Apple CEO Tim Cook made an uncharacteristic admission today in an interview with Indian news channel NDTV — that iPhones are too expensive. He immediately qualified it, and the context really is important, but it’s just one of those things you don’t hear very often.
A report from Deutsche Bank found recently that India is among the most expensive places in the world to buy an iPhone, with prices averaging 31 percent higher than the U.S. — only Sweden, Indonesia and Brazil have it worse.
After some opening softballs (or rather, cricket balls), Cook faced some serious grilling on this topic from NDTV’s Vikram Chandra.
“You’ve got an iPhone here which is more expensive than it is in the U.S., with less functionality than it would have in the U.S., and in a country where purchasing power is a fraction of what it is in the U.S.,” Chandra said.
Cook acknowledged the truth of the statements, but caught himself before going too far.
“The duties and the taxes and the compounding of those takes the price and it makes it very high. our profitability is less in India, it’s materially less — but still I recognize that prices are high.”
“We want to do things that lower that over time, to the degree that we can,” he said. “I want the consumer in India to be able to buy at a price that looks like the U.S. price.”
He didn’t detail much in the way of concrete steps to this end, however, saying the company was “looking at India holistically” before getting into retail or fiddling with carrier relationships. And it’s worth noting that he did not say the iPhone was overpriced, merely too expensive. They’re different things, not that it matters to someone who has to pay $850 for a base-level iPhone 6.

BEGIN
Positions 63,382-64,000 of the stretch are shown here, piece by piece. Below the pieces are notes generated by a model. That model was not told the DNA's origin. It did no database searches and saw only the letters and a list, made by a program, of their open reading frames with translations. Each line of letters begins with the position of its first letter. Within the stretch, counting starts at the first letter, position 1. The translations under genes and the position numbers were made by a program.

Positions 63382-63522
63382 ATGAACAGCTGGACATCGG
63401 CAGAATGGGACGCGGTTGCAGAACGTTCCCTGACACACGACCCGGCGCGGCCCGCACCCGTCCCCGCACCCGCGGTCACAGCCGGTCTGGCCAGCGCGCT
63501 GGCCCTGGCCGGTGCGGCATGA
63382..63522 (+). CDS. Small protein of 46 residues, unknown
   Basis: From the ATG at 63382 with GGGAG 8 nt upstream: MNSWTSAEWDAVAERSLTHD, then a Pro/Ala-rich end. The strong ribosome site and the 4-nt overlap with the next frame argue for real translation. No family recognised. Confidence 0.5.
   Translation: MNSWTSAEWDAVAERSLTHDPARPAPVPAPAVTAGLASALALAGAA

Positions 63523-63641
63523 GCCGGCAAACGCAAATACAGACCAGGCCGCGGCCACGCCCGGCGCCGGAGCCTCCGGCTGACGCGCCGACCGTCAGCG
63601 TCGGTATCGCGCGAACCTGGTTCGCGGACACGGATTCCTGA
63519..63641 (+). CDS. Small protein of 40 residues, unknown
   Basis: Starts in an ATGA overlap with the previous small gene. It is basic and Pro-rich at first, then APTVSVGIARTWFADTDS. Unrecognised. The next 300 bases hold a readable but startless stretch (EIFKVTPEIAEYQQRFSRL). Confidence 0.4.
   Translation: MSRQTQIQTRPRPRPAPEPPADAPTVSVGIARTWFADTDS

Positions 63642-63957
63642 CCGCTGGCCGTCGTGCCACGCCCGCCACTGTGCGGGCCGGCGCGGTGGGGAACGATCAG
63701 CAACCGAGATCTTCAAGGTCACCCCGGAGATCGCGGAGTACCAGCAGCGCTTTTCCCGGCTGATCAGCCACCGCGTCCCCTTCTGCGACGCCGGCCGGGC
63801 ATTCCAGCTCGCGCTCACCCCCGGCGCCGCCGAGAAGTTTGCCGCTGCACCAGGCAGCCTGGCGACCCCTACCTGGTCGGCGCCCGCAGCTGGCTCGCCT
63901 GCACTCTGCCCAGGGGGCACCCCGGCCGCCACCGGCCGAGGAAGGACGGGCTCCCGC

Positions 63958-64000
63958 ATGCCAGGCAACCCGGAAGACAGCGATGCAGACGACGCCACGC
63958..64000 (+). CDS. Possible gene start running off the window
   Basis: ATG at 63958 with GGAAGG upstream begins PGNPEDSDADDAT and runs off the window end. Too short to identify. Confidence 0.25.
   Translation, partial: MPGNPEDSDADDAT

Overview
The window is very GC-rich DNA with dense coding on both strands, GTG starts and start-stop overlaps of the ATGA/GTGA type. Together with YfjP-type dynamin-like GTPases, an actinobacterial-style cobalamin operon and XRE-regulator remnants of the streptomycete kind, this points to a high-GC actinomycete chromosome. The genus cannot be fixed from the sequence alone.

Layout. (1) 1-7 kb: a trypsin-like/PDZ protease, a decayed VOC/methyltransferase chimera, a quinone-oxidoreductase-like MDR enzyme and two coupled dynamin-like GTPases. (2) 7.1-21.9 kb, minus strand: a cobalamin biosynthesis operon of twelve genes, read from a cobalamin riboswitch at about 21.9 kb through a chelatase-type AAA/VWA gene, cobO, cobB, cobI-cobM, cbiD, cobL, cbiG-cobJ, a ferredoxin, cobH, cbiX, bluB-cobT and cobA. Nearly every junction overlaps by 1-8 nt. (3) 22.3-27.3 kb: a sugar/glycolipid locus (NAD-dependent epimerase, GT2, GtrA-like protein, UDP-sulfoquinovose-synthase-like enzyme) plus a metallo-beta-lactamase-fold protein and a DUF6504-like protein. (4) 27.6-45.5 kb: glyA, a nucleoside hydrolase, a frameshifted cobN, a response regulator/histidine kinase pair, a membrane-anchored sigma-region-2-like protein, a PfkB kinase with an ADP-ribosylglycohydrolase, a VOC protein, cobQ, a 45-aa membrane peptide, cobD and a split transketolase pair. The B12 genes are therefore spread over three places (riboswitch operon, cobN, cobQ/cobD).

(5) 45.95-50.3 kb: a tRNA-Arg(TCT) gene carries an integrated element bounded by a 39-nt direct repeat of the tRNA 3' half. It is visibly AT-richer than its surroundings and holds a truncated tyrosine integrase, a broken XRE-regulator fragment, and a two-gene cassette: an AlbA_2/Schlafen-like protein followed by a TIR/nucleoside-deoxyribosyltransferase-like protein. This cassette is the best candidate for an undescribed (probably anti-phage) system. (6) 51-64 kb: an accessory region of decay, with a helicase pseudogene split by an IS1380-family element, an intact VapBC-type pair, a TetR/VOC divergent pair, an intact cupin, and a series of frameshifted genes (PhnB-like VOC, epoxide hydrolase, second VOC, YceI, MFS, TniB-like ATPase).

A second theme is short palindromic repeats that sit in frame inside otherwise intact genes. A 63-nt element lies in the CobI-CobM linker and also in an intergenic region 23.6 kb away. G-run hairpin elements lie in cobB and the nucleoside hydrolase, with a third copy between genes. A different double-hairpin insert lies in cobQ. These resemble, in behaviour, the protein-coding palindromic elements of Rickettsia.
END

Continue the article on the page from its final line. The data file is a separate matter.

“What we see here is talent,” he said, in response to questions on how Apple would be investing in its Indian presence. “That means getting the development community moving on iOS. We’re also using a lot of skills in India for maps… the maps facility will be several hundred million dollars worth of work.”
But the iPhone wouldn’t be getting a special, localized version at lower cost or with highly customized services.
“We want to bring Apple Pay to India. We want to bring every service that we do to India — every one,” he said. “And if there’s something unique that’s needed, we also want to do that.”
But not more than that: “I don’t believe personally in trying to be something you’re not. We are what we are. We’re a California company.”